Soy protein renders womb unsuitable for pregnancy.
Jefferson WN, E Padilla-Banks, EH Goulding, SC Lao, RR Newbold and CJ Williams. 2008. Neonatal exposure to genistein disrupts ability of female mouse reproductive tract to support preimplantation embryo development and implantation. Biology of Reproduction doi:10.1095/biolreprod.108.073171.
J.P. Myers Soy milk
Phytoestrogens are found in a wide range of plants. The compounds can act like the natural female hormone estrogen in people. They produce mixed effects on the development and function of the reproductive system.
Naturally-occurring sources of phytoestrogens in the diet include soy-based food products and soy supplements, including infant formula and soy milk. Soybeans contain two major phyoestrogens: genistein and daidzein.
Previous studies suggest that soy products can affect female reproduction. For example, the vagina of baby girls fed soy formula was found to develop more tissues and was thicker than in girls fed formulas of either breast milk or cow milk. Also, women had significantly longer menstrual cycles if they were fed soy-based formulas as infants compared to girls raised on cow milk-based formulas.
These findings are consistent with the results of laboratory studies. For example, the reproductive cycle of rats and mice was altered altered by exposure to genistein early in life; treated animals also had a higher incidence of infertility and cancer of the reproductive tract as they aged.
In mammals, pregnancy occurs after a fertilized egg moves into the uterus and become intertwined with the organ's lining. This process, which is known as implantation, connects the embryo to the mother and allows for transfer of food and other materials to support development of the embryo.
A successful pregnancy depends on this important step. If implantation fails the pregnancy will be lost.
It is increasing clear from a wide range of scientific studies that exposure to contaminants before birth and in early life can lead to disease in adulthood. Body systems are believed to be reprogrammed during early development. These changes may lead to obesity, diabetes, cancer and other illnesses later in life, as explained by the "fetal origins of disease" hypothesis.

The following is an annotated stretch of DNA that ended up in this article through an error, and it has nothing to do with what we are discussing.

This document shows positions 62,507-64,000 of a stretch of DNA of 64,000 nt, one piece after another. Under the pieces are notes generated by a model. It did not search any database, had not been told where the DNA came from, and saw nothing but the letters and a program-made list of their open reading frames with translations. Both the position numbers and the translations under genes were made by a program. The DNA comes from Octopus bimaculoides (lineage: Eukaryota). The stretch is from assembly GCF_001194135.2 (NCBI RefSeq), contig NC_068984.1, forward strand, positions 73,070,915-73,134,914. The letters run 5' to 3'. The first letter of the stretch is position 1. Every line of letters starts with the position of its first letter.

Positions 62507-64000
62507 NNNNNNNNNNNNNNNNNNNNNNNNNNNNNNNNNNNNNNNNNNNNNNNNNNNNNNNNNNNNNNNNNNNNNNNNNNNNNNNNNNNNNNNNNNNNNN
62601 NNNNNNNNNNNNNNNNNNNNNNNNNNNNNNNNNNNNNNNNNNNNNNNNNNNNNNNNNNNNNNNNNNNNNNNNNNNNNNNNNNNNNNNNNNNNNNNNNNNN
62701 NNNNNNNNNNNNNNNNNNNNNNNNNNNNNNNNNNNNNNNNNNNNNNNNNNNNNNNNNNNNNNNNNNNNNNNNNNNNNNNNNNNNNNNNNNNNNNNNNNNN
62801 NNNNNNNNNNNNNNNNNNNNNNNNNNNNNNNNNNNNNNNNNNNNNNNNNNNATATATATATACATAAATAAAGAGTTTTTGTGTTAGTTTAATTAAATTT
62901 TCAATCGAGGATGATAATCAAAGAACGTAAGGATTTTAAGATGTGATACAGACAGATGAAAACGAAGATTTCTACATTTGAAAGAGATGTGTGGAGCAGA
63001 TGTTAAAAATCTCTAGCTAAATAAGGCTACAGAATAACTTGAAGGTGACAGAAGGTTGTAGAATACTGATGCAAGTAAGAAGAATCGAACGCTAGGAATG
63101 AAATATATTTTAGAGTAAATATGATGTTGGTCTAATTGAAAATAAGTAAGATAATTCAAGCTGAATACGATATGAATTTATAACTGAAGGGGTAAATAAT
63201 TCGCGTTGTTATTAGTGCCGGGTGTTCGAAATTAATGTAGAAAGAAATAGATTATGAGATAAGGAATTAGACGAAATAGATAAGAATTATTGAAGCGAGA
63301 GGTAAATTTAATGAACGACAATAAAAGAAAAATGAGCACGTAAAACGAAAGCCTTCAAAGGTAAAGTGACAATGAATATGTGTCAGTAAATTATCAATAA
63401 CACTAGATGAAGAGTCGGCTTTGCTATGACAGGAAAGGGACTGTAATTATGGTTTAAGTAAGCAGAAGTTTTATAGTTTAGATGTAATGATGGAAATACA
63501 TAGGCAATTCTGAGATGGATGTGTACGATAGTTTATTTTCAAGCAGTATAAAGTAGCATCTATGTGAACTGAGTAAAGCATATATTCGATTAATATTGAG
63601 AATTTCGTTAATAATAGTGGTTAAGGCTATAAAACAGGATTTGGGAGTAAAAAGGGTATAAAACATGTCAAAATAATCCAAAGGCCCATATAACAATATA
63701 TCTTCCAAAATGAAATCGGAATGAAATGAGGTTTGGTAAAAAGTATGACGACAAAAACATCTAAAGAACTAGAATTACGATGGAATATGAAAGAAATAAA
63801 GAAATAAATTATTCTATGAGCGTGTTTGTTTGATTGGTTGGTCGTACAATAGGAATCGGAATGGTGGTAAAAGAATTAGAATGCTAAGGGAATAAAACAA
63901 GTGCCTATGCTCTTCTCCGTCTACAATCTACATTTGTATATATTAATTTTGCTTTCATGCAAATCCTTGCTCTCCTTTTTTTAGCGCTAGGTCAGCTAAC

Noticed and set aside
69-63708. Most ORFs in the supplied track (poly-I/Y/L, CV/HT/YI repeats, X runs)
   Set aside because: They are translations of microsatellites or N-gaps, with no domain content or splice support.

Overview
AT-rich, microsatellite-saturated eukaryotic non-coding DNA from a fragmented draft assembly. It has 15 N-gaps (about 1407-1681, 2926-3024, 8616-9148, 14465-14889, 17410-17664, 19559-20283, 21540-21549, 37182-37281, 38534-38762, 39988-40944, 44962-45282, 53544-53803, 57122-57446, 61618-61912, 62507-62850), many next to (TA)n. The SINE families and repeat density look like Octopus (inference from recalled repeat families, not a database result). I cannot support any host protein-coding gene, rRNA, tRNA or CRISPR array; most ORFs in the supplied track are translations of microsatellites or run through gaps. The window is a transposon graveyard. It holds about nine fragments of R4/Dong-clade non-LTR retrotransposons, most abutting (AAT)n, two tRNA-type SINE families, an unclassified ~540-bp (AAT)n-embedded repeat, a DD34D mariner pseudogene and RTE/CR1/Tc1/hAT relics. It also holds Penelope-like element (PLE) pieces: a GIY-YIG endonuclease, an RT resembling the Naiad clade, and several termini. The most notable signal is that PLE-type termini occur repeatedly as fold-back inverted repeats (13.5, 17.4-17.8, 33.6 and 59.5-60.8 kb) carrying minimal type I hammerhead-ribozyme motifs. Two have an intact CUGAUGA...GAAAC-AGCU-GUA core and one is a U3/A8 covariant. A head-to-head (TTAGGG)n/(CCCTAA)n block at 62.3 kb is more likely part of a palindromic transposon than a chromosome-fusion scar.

Researchers from the US National Institute of Environmental Health Sciences wanted to find out why and how genistein causes infertility in rodents. To do this, they conducted a multi-part experiment.
To begin, female mice pups were injected on days 1 through 5 after birth with either corn oil for controls or genistein at 50 milligrams/kilogram of body weight. Mice fed this amount have circulating levels in the blood that are similar to those found in infants fed soy formula.
The researchers then retrieved either unfertilized eggs or fertilized embryos from the female mice to assess egg health and reproductive organ development .They set up a series of experiments to ask several questions:
First, could unfertilized eggs grow to early development?
Second, could naturally fertilized embryos grow properly in a normal, untreated mouse?
Third, could fertilized embryos taken from untreated mice grow normally in the treated female mice?
Genistein impaired the implantation process in the female mice that were treated as newborns and mated after sexual maturity. After mating, the number of embryos retrieved from genistein-treated mice was about half the number of those collected from control mice.
Fewer implantation sites were present in the uterus of genistein-treated mice compared to control.
Together, these findings suggest that the reproductive tract environment in the genistein-treated mice is likely not optimal for embryonic development.
Tested in vitro, treated and control eggs were equally capable of being fertilized. However, embryos from genistein-treated females developed more slowly than controls. Over time this difference disappeared.
Genistein affects the uterus and the reproductive tract -- not the egg quality -- of the adult female mice that were treated with the soy phytoestrogen while in the womb. Fertilized embryos developing in the treated females did not attach and thrive as well as embryos in the control animals, even though eggs from genistein-treated females were as healthy as those from their unexposed counterparts.
The genistein-treated mice also lost more embryos early in their development. Embryo death means fewer births and higher rates of infertility.
Together, the results suggest that the uterus may be an important factor in genistein-induced infertility.
These findings pinpoint one actual cause of the observed infertility of early life exposure to genistein. They also highlight the need for a much better understanding of how soy infant formulas and other products fed to newborns and infants may influence a developing baby's reproductive life.
Egg quality was not affected by newborn genistein treatment. The immature eggs from genistein-treated mice developed normally and produced fertile female mice just like in the controls.
These findings add to a growing body of evidence that implies that newborns that eat soy-based products may be predisposed to lower reproductive success as adults.
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